For our recent podcast episode, we had the pleasure of chatting with Kim Kaplan, CEO of Snack, a video dating app that combines the matching algorithms of dating apps with the ability to share your life in real-time.
Check out highlights from the episode below:
What is the story behind Snack?
Okay, so let me put in my backstory, for those who don’t know is that I was part of Plenty of Fish for 10 years, I was one of the early employees who joined very early on and got to see the growth of the company and went through the match.com acquisition. I stuck around for three years post-acquisition and got a great opportunity to work across different organizations inside the match group like Tinder and OkCupid. And then I thought I was done with dating. I left and said, Okay, that’s it. I am so bearish to the space because of how hard it is. And dating is a very hard industry. I was enjoying my life advising startups and doing some angel investing. And then one day I came across this Tik Tok with this woman and she was pointing these four different directions saying, What’s your name? What’s your age? What’s your sign? And I realized that she was trying to use Tik Tok to date and I kind of started going down that rabbit hole like, well, how prevalent is dating on Tik Tok. At that point in time, there were over 13 billion views of the hashtag single and I ended up in dating Tik Tok land and all the content I kept seeing was dating related. And that’s ultimately where the idea for Snack was born.
What does the setup for Snack look like? Why video?
We set up Snack to be a constant thread of videos, I think that was a big shift we made as well – if you think about dating profiles and how they exist today. The way that they exist is you upload your fun images of yourself, you write your paragraph, and you never touch it again, it’s kind of a static version of who you are. Where that’s not social anymore, social is you’re constantly updating your profile, or your friends with what you’re up to, who you’re with, and what’s going on in your life. So we thought why wouldn’t you do that for dating as well. It provides an opportunity for someone to also start a conversation with you because they see the new content that’s coming up. They can react to it and say things like “Oh, that’s such a cute dog, what type of dog is it?” versus those five images where they might not have had something to say about that. So it is more than natural social evolution versus the way datings existed for the last number of decades.
What was one of the first things you learned when you entered the tech space?
I think the thing that gave me the biggest amount of power or opportunity was learning SQL, and being able to dig into the database myself and understand what was happening. And that provided me the tools to ask the right questions, to be able to pull the data myself, and really understand how things were being done. And to this very day, I still do it, I go into the database, I write my own queries, and that I would say, is the superpower that allowed me to excel more than I probably would have otherwise. And it’s interesting when you can kind of look under the hood, and really understand what’s going on how things are being done, that you can just bring your questions differently, you have a different understanding of how the products working. Learning this skill has allowed me to understand things that I wouldn’t have been able to get otherwise.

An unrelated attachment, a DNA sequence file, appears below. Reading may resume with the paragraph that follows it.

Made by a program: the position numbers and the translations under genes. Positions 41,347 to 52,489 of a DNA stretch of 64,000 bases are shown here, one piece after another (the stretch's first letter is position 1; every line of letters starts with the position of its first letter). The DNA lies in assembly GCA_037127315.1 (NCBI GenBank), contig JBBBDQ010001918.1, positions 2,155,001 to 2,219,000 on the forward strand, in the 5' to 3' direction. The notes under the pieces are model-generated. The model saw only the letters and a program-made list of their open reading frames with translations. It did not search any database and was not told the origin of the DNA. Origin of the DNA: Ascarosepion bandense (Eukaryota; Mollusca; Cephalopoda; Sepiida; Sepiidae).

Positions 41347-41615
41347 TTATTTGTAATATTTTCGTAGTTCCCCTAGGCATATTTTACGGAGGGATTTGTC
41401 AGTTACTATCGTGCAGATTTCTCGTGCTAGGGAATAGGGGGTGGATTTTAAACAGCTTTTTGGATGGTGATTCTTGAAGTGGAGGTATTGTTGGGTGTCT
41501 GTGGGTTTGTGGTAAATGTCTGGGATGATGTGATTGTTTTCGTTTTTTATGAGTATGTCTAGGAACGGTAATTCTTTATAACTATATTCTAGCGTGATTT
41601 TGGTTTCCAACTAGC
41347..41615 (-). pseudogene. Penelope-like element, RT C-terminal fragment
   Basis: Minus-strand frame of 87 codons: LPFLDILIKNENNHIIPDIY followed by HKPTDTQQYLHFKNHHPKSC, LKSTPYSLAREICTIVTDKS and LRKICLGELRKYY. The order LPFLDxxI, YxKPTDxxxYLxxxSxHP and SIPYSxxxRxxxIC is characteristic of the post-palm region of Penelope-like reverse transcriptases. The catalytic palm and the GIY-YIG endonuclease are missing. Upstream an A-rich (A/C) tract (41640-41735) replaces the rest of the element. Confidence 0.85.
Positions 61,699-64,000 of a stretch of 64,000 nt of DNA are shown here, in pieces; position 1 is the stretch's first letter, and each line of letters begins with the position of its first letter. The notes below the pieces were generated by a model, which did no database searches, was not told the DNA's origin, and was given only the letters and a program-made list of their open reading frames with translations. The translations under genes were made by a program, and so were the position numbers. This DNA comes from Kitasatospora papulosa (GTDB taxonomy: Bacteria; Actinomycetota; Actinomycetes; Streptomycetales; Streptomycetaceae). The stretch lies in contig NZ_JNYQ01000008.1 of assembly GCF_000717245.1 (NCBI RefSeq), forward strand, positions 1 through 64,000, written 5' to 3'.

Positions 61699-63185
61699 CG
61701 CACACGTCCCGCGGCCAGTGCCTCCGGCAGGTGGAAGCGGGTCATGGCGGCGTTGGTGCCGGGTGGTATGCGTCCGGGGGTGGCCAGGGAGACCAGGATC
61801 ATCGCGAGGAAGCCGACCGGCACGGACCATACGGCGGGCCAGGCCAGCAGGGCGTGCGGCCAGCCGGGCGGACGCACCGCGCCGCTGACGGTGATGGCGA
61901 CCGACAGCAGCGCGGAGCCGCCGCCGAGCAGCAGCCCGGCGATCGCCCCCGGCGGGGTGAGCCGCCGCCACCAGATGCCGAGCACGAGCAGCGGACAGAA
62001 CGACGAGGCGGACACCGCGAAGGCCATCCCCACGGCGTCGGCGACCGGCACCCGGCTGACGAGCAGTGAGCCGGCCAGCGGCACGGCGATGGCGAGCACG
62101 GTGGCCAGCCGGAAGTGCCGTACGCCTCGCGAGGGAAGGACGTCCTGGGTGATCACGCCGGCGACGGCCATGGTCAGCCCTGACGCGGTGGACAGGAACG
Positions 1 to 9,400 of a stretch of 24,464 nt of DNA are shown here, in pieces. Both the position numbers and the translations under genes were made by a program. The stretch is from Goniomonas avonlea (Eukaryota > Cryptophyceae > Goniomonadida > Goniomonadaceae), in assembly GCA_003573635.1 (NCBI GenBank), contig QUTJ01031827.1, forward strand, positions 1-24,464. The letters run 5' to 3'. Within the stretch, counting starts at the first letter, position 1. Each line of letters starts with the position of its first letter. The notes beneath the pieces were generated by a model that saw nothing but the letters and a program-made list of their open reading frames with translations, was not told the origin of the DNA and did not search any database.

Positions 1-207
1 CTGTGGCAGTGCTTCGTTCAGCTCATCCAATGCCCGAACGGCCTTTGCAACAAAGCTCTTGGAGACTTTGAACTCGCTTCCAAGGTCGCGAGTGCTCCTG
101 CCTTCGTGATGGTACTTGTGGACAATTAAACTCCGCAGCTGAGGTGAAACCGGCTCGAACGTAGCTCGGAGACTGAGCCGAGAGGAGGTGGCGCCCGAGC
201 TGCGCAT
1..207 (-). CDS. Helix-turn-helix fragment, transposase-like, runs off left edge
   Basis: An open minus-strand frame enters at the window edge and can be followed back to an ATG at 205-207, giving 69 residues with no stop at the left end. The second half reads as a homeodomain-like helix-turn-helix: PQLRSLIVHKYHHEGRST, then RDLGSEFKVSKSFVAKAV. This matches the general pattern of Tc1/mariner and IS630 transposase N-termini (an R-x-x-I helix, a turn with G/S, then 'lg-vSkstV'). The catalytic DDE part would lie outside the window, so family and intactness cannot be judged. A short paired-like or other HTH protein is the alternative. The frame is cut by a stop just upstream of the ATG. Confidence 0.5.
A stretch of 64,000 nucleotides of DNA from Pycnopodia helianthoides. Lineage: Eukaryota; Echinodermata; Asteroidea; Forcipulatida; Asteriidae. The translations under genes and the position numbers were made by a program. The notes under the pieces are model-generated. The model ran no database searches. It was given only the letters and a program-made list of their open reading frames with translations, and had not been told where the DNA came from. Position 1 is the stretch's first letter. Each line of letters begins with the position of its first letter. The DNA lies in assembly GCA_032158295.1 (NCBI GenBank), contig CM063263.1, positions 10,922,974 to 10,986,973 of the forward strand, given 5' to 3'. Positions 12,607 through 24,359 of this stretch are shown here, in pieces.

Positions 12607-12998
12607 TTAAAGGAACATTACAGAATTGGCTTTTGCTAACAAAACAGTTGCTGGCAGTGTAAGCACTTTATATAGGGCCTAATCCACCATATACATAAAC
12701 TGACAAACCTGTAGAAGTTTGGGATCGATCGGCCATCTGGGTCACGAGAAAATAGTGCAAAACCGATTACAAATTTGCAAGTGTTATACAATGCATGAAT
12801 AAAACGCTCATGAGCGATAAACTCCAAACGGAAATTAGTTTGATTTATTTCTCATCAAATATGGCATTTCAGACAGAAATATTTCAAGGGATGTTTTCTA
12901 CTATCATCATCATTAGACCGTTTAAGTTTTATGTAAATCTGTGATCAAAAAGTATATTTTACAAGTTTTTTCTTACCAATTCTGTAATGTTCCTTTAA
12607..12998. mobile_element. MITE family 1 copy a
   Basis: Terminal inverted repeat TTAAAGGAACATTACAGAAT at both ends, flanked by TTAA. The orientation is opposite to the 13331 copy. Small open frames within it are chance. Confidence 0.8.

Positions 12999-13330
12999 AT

Do you have a piece of advice for the future founders?
For me, it’s always been about relationships and forming really strong bonds with people and not taking those relationships for granted and offering something in return. Like I always try to give back and I always try to help other companies and other startups, even while doing Snack. To me, those relationships, helping other people is really important and what I’m finding is that having genuinely done that, for the last 12-15 years, it’s starting to come back and pay back in a number of different ways that I never would have expected. So I think just having genuine genuineness to what you’re trying to do and also asking for help when you need it. Too many people think that they can do it alone. And that’s what I said, the first thing I did when I was fundraising was I asked for help from someone who knew how to fundraise and I got it. I kind of got bounced around, introduced to a bunch of people and all that advice is what landed me a really great fundraising process. So it’s being open to building relationships, asking for advice, and just being really genuine about what you’re doing and why.
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Kim Kaplan is the CEO of Snack, a video dating app that combines the matching algorithms of dating apps with the ability to share your life in real-time.